The Western Cape Education Department( WCED) and Wesgro, the official tourism, trade, and investment promotion agency for the Western Cape and Cape Town, have together launched an initiative called Edu Invest. This project aims to drive investment and innovation into the education sector in the region. Edu Invest’s launch was announced at a gathering of important Western Cape education stakeholders.

With Edu Invest the two parties are aiming to attract investment in new private schools, which they say include those that serve learners in poorer communities.

“Currently, the Western Cape has a total of 1,754 schools out of which 1,449 are public schools. We have a much lower proportion of independent schools than provinces like Gauteng.

“Despite an additional 18,000 learners joining our province’s education system each year, we do not have enough independent schools, and particularly low-fee independent schools, complementing our public school offering.

“It’s becoming increasingly urgent to establish new schools in the Western Cape, which is known for its dedication to retaining students and delivering high-quality education,” says WCED.

Bizcommunity attended the launch event of Edu Invest. David Maynier, Western Cape Minister of Education, delivered a speech at the launch.

“This the first time a province has taken such a step to drawing and mobilising the support of our private sector towards our educational priorities and expanding access and improving learning outcomes here in the Western Cape. This is certainly a first-of-its-kind project in South Africa,” said Maynier.

Reshaping the region’s current education landscape

He noted that Edu Invest will be a game changer for the region’s educational woes, which include the devasting impact of the Covid-19 pandemic on schools and access to quality education.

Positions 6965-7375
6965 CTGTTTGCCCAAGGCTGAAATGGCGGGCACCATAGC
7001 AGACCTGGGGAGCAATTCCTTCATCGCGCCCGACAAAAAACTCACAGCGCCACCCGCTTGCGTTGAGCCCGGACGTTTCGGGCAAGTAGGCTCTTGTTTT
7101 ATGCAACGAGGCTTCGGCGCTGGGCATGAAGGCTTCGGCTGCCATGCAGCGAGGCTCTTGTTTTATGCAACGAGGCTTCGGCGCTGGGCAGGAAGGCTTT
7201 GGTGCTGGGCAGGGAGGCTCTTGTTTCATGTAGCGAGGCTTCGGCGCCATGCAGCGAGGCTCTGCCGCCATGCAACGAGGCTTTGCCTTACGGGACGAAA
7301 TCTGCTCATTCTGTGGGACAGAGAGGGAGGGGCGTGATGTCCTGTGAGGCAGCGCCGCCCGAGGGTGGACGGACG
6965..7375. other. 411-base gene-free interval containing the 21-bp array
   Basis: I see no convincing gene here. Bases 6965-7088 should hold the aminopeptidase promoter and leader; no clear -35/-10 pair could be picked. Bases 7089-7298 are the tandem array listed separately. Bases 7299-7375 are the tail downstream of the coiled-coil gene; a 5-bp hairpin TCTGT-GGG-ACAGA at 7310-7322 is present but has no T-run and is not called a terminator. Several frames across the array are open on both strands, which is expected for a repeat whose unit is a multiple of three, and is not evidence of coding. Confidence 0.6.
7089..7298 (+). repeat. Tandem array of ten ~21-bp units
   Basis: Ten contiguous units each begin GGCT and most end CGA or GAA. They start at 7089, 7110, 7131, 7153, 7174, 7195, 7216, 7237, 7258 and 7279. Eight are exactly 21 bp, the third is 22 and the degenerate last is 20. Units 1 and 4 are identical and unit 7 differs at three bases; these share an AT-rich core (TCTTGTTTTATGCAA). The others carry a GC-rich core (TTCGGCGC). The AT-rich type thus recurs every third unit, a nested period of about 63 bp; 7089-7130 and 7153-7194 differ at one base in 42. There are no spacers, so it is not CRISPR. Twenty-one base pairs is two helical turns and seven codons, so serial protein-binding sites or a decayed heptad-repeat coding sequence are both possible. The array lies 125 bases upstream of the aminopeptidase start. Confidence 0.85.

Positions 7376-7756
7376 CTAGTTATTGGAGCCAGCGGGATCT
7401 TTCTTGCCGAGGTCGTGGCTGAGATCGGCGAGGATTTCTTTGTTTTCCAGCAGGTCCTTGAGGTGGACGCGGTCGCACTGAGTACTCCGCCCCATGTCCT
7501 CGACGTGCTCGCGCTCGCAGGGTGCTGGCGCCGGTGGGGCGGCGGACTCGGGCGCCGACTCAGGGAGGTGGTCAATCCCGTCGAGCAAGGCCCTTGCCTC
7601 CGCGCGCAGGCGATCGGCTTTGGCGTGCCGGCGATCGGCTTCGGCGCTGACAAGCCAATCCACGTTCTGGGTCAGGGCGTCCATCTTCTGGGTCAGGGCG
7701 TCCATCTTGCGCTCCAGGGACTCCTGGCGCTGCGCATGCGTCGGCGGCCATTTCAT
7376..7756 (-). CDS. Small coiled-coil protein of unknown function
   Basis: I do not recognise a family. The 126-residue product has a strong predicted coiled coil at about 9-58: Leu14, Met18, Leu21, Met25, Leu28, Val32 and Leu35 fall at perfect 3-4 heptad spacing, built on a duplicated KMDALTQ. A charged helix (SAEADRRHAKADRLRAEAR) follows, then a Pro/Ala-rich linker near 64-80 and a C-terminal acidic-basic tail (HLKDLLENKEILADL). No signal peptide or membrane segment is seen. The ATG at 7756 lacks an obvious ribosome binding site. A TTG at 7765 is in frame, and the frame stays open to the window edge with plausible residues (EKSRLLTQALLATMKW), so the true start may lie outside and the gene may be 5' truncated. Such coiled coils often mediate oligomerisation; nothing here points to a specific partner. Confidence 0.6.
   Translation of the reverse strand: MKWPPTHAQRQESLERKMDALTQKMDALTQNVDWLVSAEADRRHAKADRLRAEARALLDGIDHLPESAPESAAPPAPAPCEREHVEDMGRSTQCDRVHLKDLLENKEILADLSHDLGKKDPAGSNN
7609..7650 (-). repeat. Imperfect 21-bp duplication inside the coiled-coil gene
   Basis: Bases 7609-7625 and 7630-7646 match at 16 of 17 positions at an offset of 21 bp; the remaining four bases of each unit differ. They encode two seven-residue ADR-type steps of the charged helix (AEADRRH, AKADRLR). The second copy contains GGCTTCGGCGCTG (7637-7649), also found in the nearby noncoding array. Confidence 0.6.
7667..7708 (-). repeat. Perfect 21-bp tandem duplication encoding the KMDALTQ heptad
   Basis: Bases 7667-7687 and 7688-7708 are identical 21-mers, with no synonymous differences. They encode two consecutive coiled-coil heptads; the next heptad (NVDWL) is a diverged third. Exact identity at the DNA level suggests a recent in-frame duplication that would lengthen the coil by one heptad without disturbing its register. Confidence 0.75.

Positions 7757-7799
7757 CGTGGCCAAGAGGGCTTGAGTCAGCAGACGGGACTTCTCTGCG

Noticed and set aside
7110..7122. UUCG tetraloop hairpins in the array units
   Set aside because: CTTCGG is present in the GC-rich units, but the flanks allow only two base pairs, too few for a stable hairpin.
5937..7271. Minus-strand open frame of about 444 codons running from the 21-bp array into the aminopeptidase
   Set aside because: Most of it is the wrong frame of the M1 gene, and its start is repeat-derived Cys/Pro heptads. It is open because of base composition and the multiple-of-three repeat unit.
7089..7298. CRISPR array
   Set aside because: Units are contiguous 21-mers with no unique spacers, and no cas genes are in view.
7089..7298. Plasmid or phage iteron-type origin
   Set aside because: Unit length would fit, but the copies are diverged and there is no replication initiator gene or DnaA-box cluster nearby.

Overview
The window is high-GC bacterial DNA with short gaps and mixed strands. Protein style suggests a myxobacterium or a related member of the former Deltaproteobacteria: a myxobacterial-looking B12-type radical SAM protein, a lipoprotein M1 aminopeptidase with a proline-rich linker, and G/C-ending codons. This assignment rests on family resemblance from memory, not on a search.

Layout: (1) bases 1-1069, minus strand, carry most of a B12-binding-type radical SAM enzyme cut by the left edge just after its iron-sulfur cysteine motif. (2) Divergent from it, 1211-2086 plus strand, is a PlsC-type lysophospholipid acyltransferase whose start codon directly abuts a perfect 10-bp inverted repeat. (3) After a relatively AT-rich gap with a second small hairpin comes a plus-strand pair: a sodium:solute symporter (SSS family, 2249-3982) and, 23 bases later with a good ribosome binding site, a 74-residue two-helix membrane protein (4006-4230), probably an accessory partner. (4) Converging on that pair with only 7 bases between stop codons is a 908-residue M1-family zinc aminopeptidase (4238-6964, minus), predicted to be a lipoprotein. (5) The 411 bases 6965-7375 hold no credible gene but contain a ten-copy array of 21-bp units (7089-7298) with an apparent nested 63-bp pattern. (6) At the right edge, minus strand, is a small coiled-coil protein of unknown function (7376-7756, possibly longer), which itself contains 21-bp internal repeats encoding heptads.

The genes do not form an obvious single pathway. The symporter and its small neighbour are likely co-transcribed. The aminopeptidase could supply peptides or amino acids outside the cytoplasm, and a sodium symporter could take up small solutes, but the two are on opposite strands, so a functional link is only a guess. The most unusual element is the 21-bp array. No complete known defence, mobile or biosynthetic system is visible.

Then there’s the worrying high ratio of learner-to-teacher. “This essentially means that teachers paid by the government are dealing with an overwhelming number of students in their classrooms. The availability of new school places in independent schools would help to address overcrowding in public schools,” the WCED notes.

Maynier said the initiative demonstrates the commitment of both public and private sectors to reshape this educational landscape.

Wesgro CEO

Wesgro CEO Wrenelle Stander said at the event: “If we don’t actively change our approach to education, that impact will be generational. The education crisis cannot be fixed by government alone.”

“Edu Invest reflects Wesgro’s commitment to advancing the business of education. Education is the cornerstone of a thriving economy, essential for both economic prosperity and social well-being,” she emphasised.

According to Stander, the augmentation of academic accomplishments and overall competitiveness can be achieved through private-sector investments.

Stander emphasised the necessity for innovative approaches, cutting-edge technology, contemporary curricula, essential teacher training, and a fundamental transformation of our perspective on education.

She remarked, “We are amidst global competition, racing to secure new markets, investments, skills, and technology. To not only survive but flourish on the global stage, we must craft a fresh growth narrative with education as its linchpin. For businesses, it’s not just a strategic move; it’s an investment in the young talents who will shape our economic future.”

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